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This story is published in partnership with Ozarks Alive, a cultural preservation project led by Kaitlyn McConnell.
A lumberyard, variety store, pharmacy, video rental stop (complete with great Disney classics), Masonic hall, beauty parlor, the cafe where they had Mr. Pibb…
I drive through a lot of small towns, all of which have unique stories, spirit and history. There are some communities to which time has been kind, with circumstances that have kept them relatively intact or even growing.
Others — many others — must work to make the present better than the past: To recover what time took when faced with a changing sense of community.
I thought about that again recently as I walked around the square in a small Ozarks town. I won’t say which one, because it’s a common ailment that many places face.
It’s a town where traffic is so light on a weekday afternoon that I could walk down the middle of the street without much trouble. And where, right as I typed these words, a man drove down the street on a lawn tractor.
It’s also a place where I spent a lot of time growing up: Those landmarks I listed at the start of this post were the businesses I remember as a child filling one side of the square. They aren’t places my Dad recalls as remnants of his childhood in the ’60s; I saw them with my very eyes, just a few years ago, when I would come visit my grandparents’ insurance agency.
Today, nearly every one of those buildings is empty. Some of the businesses moved elsewhere in town, but many did not.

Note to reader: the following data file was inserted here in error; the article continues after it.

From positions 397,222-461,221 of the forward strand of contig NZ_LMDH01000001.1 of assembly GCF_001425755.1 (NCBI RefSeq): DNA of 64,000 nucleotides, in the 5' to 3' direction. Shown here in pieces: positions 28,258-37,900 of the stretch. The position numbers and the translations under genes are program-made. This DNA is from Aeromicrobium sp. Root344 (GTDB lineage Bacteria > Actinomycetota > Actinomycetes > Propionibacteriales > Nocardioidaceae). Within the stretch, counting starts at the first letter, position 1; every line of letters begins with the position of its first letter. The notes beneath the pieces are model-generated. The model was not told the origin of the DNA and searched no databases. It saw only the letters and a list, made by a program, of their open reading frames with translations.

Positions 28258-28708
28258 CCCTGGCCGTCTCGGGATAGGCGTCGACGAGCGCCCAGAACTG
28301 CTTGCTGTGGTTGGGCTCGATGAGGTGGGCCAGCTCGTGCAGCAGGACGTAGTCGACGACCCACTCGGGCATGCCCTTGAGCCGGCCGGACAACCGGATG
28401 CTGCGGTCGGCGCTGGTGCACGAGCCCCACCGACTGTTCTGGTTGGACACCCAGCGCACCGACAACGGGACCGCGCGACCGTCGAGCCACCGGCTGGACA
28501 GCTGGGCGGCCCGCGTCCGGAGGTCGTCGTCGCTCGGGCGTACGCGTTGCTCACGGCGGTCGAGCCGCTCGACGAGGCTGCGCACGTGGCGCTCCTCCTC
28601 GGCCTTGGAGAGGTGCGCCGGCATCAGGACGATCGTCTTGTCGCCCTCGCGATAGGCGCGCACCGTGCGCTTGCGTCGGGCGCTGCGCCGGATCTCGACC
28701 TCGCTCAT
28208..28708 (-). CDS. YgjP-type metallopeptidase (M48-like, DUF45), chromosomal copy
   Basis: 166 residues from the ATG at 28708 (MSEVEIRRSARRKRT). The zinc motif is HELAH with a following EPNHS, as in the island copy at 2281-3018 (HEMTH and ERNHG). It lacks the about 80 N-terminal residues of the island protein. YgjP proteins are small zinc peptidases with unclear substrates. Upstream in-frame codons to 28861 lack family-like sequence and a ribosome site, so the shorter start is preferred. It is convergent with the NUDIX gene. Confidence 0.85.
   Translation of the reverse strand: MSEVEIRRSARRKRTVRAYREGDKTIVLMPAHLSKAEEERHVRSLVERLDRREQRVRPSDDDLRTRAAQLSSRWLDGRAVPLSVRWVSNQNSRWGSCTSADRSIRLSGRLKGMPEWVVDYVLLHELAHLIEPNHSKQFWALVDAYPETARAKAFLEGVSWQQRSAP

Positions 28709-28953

What do we do? There are great people in this town and so many others like it that are working for revitalization. Hope is not lost. But if we want small communities to resemble any form of what they once did — if not for the types of businesses and services that have evolved, but because we want to know our neighbors and feel connected to where we are — this has to be a team effort.
It’s easy in this fast-paced world to overlook details and little factors as to why small communities are important. But I think they make a difference for you and me and those who come after us. Without these connections, traditions and bonds they build, what does it mean to be in the Ozarks?
All that said: I would encourage you to see how you can help make a difference in your community. Maybe it’s joining a board, suggesting a solution or simply showing you care. It can mean a lot when it feels like momentum is building. (I need to do better at this, too.)
Ultimately, it is up to us to build places where we want to be.